If you haven’t done so lately, take a look around when you are outdoors. Nature makes Weston gorgeous!
This is one reason to live in Weston. But are we ready, as a town, for whatever may affect that in the future?
That is a multi-faceted question, of course. And at least two of the facets have to do with sustainability. Sustainability in terms of updating and improving our knowledge of how to live in harmony with the natural environment. As well as in regard to sustaining municipal services and protecting the standard of living we presently enjoy here.
Economics is a science, albeit not the most exacting of sciences. Economists often refer to “leading” and “lagging” indicators. What do these terms mean? They relate to the predictability of trends in economic conditions. Some indicators can provide a fairly good basis for anticipating trends, while some tell us about trends after they have occurred.
How does that work in Weston?
We are almost exclusively a residential community. Thus housing statistics are particularly a propos. Those would include housing starts, new house building permits, applications for various types of permits for additions, and applications to zoning-related boards.
Such statistics traditionally assist planners and school officials in identifying trends.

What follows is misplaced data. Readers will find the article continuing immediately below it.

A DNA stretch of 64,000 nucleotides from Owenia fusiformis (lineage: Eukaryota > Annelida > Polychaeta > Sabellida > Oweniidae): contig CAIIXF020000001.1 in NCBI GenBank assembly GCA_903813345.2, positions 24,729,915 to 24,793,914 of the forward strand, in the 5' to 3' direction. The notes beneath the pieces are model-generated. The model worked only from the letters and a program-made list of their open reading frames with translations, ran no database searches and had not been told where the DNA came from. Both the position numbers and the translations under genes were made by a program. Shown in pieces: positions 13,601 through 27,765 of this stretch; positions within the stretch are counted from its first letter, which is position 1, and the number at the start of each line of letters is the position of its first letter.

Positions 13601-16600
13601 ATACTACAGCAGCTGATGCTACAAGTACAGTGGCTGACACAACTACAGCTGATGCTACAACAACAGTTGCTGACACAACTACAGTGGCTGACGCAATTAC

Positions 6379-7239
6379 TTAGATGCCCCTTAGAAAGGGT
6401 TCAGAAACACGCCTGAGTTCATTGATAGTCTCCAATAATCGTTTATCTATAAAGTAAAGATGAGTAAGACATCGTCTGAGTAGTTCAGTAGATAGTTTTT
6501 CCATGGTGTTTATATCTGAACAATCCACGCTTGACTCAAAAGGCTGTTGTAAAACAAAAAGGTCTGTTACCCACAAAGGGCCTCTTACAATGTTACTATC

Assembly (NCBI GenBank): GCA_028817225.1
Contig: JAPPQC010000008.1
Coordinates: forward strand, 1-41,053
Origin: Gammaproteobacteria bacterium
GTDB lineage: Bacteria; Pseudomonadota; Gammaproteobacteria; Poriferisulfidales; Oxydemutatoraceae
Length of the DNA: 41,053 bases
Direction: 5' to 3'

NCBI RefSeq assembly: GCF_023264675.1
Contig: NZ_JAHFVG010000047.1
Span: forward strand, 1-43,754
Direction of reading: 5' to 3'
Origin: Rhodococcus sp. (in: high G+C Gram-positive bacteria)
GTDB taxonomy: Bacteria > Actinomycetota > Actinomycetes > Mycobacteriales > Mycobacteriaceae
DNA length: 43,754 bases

How about property values? For a variety of reasons it often seems reasonable to view them as lagging indicators. But might climate change foretell a downward trend in local property values?
Climate change tends to especially be a topic du jour after major storm-related power outages, such as the one we just had. Is the State Legislature doing something about this, and if so is it doing it in a bipartisan manner?
Behold the “Coastal Caucus.” This recently formed bipartisan group of legislators is to prepare relevant legislation for the Short Session coming in February. Apparently proposals are being created that would aim to strengthen resilience to storms. And a great deal has already been accomplished protecting infrastructure such as power plants.
How climate change may affect waterways was discussed at the initial meeting of the 38-member Coastal Caucus. Members belonging to the Legislature’s Planning & Development and Environment Committees especially took note.
One thing I found refreshing as I watched the meeting online was use of the term “underwater” in its literal sense. Rather than in connection with State budgets and proposals for ambitious programs, as has often been the case of late.
The Executive Director of the Connecticut Institute for Resilience and Climate Adaptation (CIRCA) offered his insights. One in particular struck me. The Legislature seems to recognize that town boundaries don’t have a great deal of relevance when it comes to environmental planning. As well as when it comes to societal issues generally.
The potential ramifications of climate change as it may affect Long Island Sound, for example, extend from Greenwich through Stonington on the Rhode Island border.
The geography of New Haven and the towns to its east makes that part of Connecticut’s shoreline particularly susceptible to flooding related to climate change. On the other hand, though, the costs required to fight these effects between New Haven and Greenwich are especially high. And may very well not be “sustainable.”
There are no easy answers, of course. But it’s good to see the Legislature bringing bipartisan focus to these matters.
“About Town” is also a television program. It appears on Fridays from 5:30 to 6 p.m. and on Sundays from 6:30 to 7 p.m. on Cablevision Channel 88 (Public Access). Or see it at www.aboutweston.com.